ANALYSIS OF WATERCOLOR PIGMENTS IN A BOX OWNED BY WINSLOW HOMER
R. Newman, C. Weston, & E. Farrell
THE PRESENT NOTE gives the results of the analysis of nineteen Winsor and Newton moist watercolors (in pans) which once belonged to Winslow Homer. The identification of many of these were previously reported by Craigen Weston,1 and this note represents a completion of her research. The colors are in a box which the artist signed (Figure 1). The box is now in the Homer Collection of the Bowdoin College Museum of Art, Brunswick, Maine. Labels by Homer on either wing of the box (Figure 2) identify pigments but the pans are not presently in the order of the labels. However, all of the legible labels correspond to pigments actually identified in the pans.
Watercolor box, partially opened, to show Winslow Homer's signature (The Homer Collection, Bowdoin College Art Museum).
Watercolor box, fully opened, to show color pans and mixing palettes, with the artist's color notations (The Homer Collection, Bowdoin College Art Museum).
Results are summarized in the following table. The sample numbers indicate the locations of the colors in the watercolor box: “R” refers to the right side of the box, “L” to the left; on each side, the colors are numbered from the top to the bottom of the box. A twentieth pigment (between L1 and L2) was not identified. The analytical techniques utilized were emission spectrography, Debye-Scherrer X-ray diffraction and microscopy. In addition, infrared spectroscopy was used with samples R2, R4, R5, and L4, and thin-layer chromatography with the two lakes, L3 and L5.
Although the pigments cannot be associated with specific colors sold in the later nineteenth century and the earlier part of this century by Winsor and Newton, all of them were common at that time and appeared in the company's catalogs. The most unusual of the nineteen was L3, a dull violet-brown lake principally of alizarin whose color is perhaps due to a substrate consisting partly of an iron salt.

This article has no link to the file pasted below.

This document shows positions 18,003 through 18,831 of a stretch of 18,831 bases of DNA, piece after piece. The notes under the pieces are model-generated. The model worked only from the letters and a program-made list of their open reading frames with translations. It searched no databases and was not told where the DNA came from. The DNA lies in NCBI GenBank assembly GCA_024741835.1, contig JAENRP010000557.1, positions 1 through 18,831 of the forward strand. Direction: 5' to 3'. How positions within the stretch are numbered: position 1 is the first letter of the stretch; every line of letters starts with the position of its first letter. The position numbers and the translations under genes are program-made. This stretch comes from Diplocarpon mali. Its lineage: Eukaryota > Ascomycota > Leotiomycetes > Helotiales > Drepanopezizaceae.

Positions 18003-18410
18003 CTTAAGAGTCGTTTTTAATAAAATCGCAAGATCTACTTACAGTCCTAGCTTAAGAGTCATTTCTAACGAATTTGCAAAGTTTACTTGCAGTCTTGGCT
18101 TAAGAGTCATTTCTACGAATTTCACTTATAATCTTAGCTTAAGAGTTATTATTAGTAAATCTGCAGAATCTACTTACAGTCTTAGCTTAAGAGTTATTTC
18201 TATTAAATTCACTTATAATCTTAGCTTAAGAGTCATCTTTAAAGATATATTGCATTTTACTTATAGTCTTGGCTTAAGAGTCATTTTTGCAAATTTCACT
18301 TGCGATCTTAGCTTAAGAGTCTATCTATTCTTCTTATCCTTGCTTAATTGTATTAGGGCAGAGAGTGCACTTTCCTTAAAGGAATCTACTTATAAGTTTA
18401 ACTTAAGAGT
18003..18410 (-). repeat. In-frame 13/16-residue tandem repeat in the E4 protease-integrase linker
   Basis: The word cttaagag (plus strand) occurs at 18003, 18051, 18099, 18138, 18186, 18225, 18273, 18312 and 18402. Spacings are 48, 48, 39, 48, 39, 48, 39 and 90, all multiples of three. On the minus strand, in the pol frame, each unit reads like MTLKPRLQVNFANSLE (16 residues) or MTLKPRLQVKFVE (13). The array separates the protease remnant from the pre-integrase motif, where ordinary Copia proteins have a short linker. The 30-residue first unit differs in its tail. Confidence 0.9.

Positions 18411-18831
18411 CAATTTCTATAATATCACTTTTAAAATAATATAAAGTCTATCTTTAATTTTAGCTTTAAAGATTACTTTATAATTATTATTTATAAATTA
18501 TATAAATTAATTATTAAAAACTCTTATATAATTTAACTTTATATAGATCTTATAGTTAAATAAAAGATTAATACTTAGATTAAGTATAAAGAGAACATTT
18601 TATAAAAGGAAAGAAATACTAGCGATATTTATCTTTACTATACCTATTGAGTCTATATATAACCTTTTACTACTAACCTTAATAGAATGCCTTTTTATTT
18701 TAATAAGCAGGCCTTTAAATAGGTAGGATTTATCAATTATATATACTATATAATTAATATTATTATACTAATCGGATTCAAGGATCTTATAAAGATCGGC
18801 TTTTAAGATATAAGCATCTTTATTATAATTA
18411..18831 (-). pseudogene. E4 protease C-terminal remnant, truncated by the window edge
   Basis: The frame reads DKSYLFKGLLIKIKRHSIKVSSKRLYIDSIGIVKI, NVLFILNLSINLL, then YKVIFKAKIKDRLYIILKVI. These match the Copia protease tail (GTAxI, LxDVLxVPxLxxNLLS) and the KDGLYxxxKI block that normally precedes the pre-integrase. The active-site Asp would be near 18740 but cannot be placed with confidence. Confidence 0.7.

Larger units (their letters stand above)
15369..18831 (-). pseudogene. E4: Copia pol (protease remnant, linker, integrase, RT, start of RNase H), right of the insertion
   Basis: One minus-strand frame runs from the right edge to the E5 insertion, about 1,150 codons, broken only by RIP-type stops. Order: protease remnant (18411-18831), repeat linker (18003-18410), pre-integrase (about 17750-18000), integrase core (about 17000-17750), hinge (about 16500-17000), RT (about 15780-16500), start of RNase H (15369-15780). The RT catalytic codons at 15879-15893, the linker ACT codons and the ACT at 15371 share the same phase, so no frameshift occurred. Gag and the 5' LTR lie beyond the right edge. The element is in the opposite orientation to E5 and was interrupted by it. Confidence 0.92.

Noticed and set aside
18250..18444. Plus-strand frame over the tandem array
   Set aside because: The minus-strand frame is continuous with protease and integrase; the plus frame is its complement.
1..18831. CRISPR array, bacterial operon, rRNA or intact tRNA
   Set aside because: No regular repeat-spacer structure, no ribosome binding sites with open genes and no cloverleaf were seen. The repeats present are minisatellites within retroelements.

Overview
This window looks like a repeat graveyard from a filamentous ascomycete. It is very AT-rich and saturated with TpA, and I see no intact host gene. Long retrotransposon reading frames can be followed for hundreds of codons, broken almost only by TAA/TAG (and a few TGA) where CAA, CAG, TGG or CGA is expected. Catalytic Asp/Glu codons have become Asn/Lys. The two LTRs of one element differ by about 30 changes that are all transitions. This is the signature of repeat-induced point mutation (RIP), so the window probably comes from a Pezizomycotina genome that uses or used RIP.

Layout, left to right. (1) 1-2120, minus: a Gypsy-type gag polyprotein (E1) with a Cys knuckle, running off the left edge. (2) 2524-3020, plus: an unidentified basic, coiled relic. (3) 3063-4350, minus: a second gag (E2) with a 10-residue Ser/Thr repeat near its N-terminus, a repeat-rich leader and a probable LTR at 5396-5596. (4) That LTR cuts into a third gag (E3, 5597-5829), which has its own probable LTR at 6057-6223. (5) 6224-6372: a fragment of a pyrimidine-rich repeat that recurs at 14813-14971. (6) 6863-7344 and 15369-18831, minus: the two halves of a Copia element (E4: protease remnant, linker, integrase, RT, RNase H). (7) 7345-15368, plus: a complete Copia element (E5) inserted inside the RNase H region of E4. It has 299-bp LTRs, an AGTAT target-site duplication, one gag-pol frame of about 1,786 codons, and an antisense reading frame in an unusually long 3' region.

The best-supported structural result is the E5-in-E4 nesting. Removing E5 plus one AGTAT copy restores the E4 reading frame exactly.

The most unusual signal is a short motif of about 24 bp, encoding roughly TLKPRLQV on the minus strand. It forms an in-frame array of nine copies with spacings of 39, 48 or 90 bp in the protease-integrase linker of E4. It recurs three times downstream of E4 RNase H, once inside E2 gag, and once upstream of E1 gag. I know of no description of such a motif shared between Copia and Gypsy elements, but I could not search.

Sample and Color
Pigment identification (and composition)
Brown earth or burnt umber (calcite, clay, iron oxides)R2 Blue-green
Green earth (celadonite); bluish tint is due to small amount of Prussian blue, which is probably a contaminantR3 Blue
Prussian blue (Fe4[Fe(CN)6]3), extended with alunite ([K, DNa]Al3[OH]6[SO4]2)R4 Yellow
Indian yellow (Mg and Ca salts of euxanthic acid)R5 Dark green
‘Hooker's green’ (Prussian blue and gamboge)R6 Black
Bone black or ivory black (carbon and β-Ca3(PO4)2)R7 Orange
Vermilion (HgS)R8 Orange
Vermilion (HgS)R9 Rust orange
Burnt siena, Mars orange, or a similar pigment (hematite, calcite)R10 Orange-yellow
Cadmium yellow (hawleyite or β-CdS)L1 Brown
Organic brown, possibly Van Dyke brown or Cologne earth (bituminous earth)L2 Brown
Organic brown, possibly Van Dyke brown or Cologne earth (bituminous earth)L3 Dull violet-brown
Red lake pigment (alizarin and a lesser amount of carminic acid); substrate possibly contains Al and FeL4 Yellow-green
‘Hooker's green’ (Prussian blue and gamboge)L5 Bright red
Red lake pigment (carminic acid and a lesser amount of alizarin); substrate is calcite and possibly also contains AlL6 Brick red
Red ochre, Indian red, or a similar pigment (hematite, quartz)L7 Orange
Chrome orange(Pb2CrO5)L8 Orange-red
Vermilion (HgS)L9 Brown
Organic brown, possibly sepia
THE AUTHORS gratefully acknowledge the Bowdoin College Museum of Art, which made the pigments available for analysis.
R. CraigenWeston, Appendix B (Pigment Analysis), in Marjorie B. Cohn, Wash and Gouache: A Study in the Development of the Materials of Watercolor (Cambridge, Mass: Center for Conservation and Technical Studies, Fogg Art Museum, and the Foundation of the American Institute for Conservation, 1977), pp. 67–70.